Relying exclusively on the piano as a means of instrumentation over which he possesses any possible sense of control (doing so masterfully), Seretan’s playing is full of character and overpowering warmth. Supplementing his playing is all manner of wildlife, weather, and whimsy, culminating in what can only be described as a soundscape comprising elements of land, sea, and sky in some form or another. They are a complement and never a distraction.

As underwhelming an analogy as it may be, it’s almost reminiscent of the days I spent playing Minecraft – sauntering around a procedurally generated environment with the difficulty set to ‘Peaceful’. The similarity is striking, now that I sit here and write about it as “3pm Rainstorm” serenades me for what must be the dozenth time. Both experiences offer journeys of expansive scope, unforetold and undetermined.

“Rain and Cicadas”, along with its wistful successor “11pm Sudden Thunderstorm”, possibly come closest in capturing the core essence of this album. Not because the rest is inferior in any capacity – it’s really best experienced as a complete entity – but rather they are particularly characteristic of a sentiment shared by Seretan on the album’s Bandcamp page:Cicada Waves, then, is the sound of allowance. It’s the sound of room being made, of guards being dropped, of adaptation. It’s more often than not the sound of a piano *not* being played. It’s the sound of wings or wind or water doing what they will.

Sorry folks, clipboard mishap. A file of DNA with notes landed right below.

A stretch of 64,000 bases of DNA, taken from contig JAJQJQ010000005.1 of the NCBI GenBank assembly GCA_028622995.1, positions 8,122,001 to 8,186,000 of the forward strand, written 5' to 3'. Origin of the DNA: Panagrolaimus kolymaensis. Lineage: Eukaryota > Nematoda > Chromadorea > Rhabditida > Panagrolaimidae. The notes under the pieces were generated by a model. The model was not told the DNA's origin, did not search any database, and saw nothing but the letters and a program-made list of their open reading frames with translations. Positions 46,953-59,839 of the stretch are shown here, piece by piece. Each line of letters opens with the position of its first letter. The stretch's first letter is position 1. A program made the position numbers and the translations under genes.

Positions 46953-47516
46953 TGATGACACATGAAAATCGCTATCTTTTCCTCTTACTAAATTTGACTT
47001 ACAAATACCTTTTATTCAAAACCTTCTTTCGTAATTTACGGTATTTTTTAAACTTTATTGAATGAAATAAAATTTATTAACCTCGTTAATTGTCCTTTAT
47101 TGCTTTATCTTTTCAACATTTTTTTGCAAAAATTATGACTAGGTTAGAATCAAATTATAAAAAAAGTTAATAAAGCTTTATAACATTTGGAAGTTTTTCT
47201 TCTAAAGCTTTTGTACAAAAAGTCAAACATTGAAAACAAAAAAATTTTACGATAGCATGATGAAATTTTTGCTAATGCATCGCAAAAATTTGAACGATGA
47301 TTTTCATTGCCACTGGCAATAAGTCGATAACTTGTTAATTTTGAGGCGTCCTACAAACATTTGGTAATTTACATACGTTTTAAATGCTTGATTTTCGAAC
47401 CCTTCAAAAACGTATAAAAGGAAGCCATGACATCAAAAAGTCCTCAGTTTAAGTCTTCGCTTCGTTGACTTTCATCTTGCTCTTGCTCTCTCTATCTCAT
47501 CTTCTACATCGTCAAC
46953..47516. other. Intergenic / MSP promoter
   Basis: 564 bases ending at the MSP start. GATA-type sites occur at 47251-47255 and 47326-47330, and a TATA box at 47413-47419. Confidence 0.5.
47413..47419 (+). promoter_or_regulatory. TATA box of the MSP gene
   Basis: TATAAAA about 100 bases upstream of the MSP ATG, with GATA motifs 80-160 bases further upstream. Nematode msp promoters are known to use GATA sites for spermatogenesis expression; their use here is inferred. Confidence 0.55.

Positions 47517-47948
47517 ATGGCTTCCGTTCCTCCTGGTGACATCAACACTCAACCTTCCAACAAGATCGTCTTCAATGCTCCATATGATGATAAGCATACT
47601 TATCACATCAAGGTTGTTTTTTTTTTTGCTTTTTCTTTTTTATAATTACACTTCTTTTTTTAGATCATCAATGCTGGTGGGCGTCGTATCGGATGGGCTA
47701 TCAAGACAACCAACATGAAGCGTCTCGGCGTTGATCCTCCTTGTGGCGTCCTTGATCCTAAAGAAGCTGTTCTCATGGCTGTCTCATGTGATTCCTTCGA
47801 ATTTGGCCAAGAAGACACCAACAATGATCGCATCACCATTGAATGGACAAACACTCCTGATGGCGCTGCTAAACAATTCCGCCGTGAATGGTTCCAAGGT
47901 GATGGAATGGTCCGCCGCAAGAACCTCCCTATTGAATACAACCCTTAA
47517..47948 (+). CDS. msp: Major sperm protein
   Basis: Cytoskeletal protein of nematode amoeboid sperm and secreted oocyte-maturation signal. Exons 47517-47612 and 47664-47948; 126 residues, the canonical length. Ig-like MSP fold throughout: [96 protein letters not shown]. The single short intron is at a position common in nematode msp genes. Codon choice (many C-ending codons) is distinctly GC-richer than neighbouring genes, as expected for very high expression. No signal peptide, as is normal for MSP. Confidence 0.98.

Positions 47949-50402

While Ben Seretan’s name was enough to gain my commitment in reviewing Cicada Waves, “Fog Rolls Out Rabun Gap” was the track that pulled me in and sealed the deal. I had little inkling as to just how beautifully it would precede the rest of the album. The playfulness of the melody and rhythm – resting, breathing, as it does throughout Cicada Waves’ entirety – is supported wonderfully by the unforeseen accompaniment of birdsong. It’s an inclusion that you don’t even fully appreciate until hearing it in context of the record as a whole, appearing solely on this track like a glorious finishing touch.

Cicada Waves’ greatest charm lies in just how untouched it is by the meddling fingers of man, and how clearly such purity of product is conveyed in the resulting record, as Seretan states: ‘These recordings are shared with as little artifice as possible; there are no edits or comped parts, no mixing, no second takes. The album is, more or less, simply and exactly the sounds that happened in the world at that moment, as chaotic and full of sound as they ought to be.

Once again, Ben Seretan has crafted an enthralling record that delivered exactly what I needed, when I needed it. Cicada Waves combines sounds both natural and man-made into an improvisational, voiceless, pianistic venture offering an immediate tranquility that is difficult to do justice to in words. I know that sentiment gets thrown around a lot, but if there’s an album that more readily epitomises the utter hospitality and revitalising totality of the peace I feel when listening to this, I have yet to encounter it. That’s really what sets Cicada Waves apart: it’s not a record that simply entertains you, but enriches.

Leave a Reply